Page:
United Nations Security Council discusses Kashmir for third time since India ended autonomy

United Nations Security Council discusses Kashmir for third time since India ended autonomy

United Nations Security Council discusses Kashmir for third time since India ended autonomy

The United Nations Security Council have discussed Kashmir for third time since India ended autonomy. The UN Security Council discusse disputed Kashmir at Pakistan's request on Wednesday for the third time since India's Hindu nationalist government decided to end the Muslim-majority region's semi-autonomy a year ago.

The United Nations's most powerful body did not take any action or issue a statement after the virtual meeting held behind closed doors.

Nonetheless, Pakistan's Foreign Minister Shah Mahmood Qureshi said afterwards holding the meeting signified "that Jammu and Kashmir is an international dispute firmly on the agenda of the Security Council and has nullified, yet another time, the Indian self-serving claim that it is an 'internal matter'."

China is seriously concerned about the current situation in Kashmir and the relevant military actions.

On August 5, 2019, Prime Minister Narendra Modi's government stripped Indian-administered Kashmir's statehood, scrapped its separate constitution and removed inherited protections on land and jobs.

But the government said the change was necessary to develop the disputed region and integrate it with the rest of India, but it infuriated many Kashmiris as well as neighbouring Pakistan.

Qureshi said in remarks circulated by Pakistan's UN mission the international community "should exercise its moral, legal and political authority to call out India to reverse the tide of impunity and stop genocide of the Kashmiri people."

'Unilateral Actions’
He urged India to reverse its unilateral actions, stop human rights and ceasefire violations, remove restrictions on communications, movement and peaceful assembly and immediately release Kashmir's leaders.

The Pakistani minister expressed gratitude to the 15 UNSC members, especially China, for their support in organising the meeting in the face of India's "desperate attempts to prevent this discussion". When it went ahead, Qureshi said India tried "to minimise the importance and significance of the meeting".

"China is seriously concerned about the current situation in Kashmir and the relevant military actions. We oppose unilateral actions that will complicate the situation," China's mission to the UN in New York said in a statement.

India's new UN Ambassador TS Tirumurti tweeted after the meeting: "Another attempt by Pakistan fails!"

"In today's meeting of UN Security Council which was closed, informal, not recorded and without any outcome, almost all countries underlined that J&K (Jammu and Kashmir) was bilateral issue & did not deserve time and attention of Council," he wrote.

Modi's move last year was accompanied by a total communication blackout and mass detentions. Some rights groups have been critical of the government's handling of Kashmir, particularly continuing internet curbs.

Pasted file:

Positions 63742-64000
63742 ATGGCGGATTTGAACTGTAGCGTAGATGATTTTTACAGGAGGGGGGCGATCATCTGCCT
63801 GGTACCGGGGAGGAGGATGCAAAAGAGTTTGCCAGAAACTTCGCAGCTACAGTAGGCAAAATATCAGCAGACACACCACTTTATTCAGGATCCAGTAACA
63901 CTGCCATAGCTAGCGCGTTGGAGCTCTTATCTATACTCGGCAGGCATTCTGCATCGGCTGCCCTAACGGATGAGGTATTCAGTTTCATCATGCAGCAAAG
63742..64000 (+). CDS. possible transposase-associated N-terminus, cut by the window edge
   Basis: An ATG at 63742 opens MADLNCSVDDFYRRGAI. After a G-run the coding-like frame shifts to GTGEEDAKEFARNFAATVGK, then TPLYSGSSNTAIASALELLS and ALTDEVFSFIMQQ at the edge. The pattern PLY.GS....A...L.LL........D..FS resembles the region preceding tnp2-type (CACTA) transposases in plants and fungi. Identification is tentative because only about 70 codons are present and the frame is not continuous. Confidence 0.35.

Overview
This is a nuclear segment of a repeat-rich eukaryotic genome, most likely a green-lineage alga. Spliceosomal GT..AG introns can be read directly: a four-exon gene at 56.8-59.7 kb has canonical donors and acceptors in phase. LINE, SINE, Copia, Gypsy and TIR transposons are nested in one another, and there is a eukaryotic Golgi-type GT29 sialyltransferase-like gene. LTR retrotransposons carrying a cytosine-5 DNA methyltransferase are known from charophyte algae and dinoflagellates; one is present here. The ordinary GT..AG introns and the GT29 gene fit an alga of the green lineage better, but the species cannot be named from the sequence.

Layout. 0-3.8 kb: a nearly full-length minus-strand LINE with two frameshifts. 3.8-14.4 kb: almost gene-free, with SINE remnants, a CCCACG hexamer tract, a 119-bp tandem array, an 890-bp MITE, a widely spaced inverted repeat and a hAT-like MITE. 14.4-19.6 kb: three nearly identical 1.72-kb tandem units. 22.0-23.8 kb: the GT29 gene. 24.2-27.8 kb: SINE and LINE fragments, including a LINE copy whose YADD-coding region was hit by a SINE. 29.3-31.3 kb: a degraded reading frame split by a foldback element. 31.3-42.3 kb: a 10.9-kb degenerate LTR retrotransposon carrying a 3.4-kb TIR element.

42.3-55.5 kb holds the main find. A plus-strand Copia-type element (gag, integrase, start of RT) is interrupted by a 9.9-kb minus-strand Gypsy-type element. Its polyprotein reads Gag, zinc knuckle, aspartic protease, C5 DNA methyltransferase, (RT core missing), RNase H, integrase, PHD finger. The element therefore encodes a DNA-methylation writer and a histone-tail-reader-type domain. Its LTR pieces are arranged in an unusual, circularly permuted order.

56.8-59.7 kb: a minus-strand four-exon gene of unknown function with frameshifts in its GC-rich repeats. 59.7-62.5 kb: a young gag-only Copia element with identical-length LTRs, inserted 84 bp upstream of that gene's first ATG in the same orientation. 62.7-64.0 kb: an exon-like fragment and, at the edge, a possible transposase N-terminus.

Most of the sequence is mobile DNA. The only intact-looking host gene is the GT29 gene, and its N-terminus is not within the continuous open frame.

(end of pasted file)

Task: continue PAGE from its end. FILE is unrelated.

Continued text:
"This has been compounded by a censored media, continuing detention of political leaders, arbitrary restrictions due to the pandemic with little to no redressal," Amnesty International said in a statement on Wednesday.

Kashmir issue
Kashmir became an issue at the end of British colonial rule in 1947 when the Indian subcontinent was divided into predominantly Hindu India and mainly Muslim Pakistan and its future was left unresolved.

India and Pakistan have fought two of their three wars over control of Kashmir, which had been a Muslim-majority kingdom governed by a Hindu ruler.

The first war ended in 1948 with a UN-brokered ceasefire that left Kashmir divided, with the promise of a UN-sponsored referendum on its "final disposition" that has never been held.

The UN sent military observers to supervise the ceasefire in January 1949 and, following renewed hostilities in 1971, the UN mission has remained in the area to observe and report to the secretary-general - not to the Security Council as other peacekeeping missions do.

The UNSC held its first closed consultations on Kashmir since 1971 following India's surprise action in August 2019 to change the Himalayan region's status.

Speaking on the first anniversary of the revocation of Kashmir's special status, Pakistani Prime Minister Imran Khan demanded Kashmiris' right to self-determination be implemented.

He reiterated the Pakistani government's support for the long-standing dispute to be settled via a UN-mandated plebiscite.

"Today, [Indian Prime Minister] Narendra Modi is exposed in the world," said Khan. "And the biggest thing to come from that is that the world is now looking at Kashmir."

On Wednesday, heavy troops were deployed and curbs on public movement were put in place as Indian authorities kept a tight lid on potential protests in Kashmir. More than half a million Indian troops are already deployed in the region to quell armed rebellion that erupted in 1989.

Local politicians were not permitted outside their homes, likely to prevent them from calling street demonstrations or even from holding meetings, in the strictest lockdown seen in months.

"One year later the authorities are still too afraid to allow us to meet, much less carry out any normal political activity," former Chief Minister of Indian-administered Kashmir Omar Abdullah said on Twitter. "This fear speaks volumes about the true situation on the ground in Kashmir."
India accuses Pakistan of arming and training rebels fighting for Kashmir's independence from India or its merger with Pakistan. Pakistan denies the charge and says it offers only diplomatic and moral support to the rebels.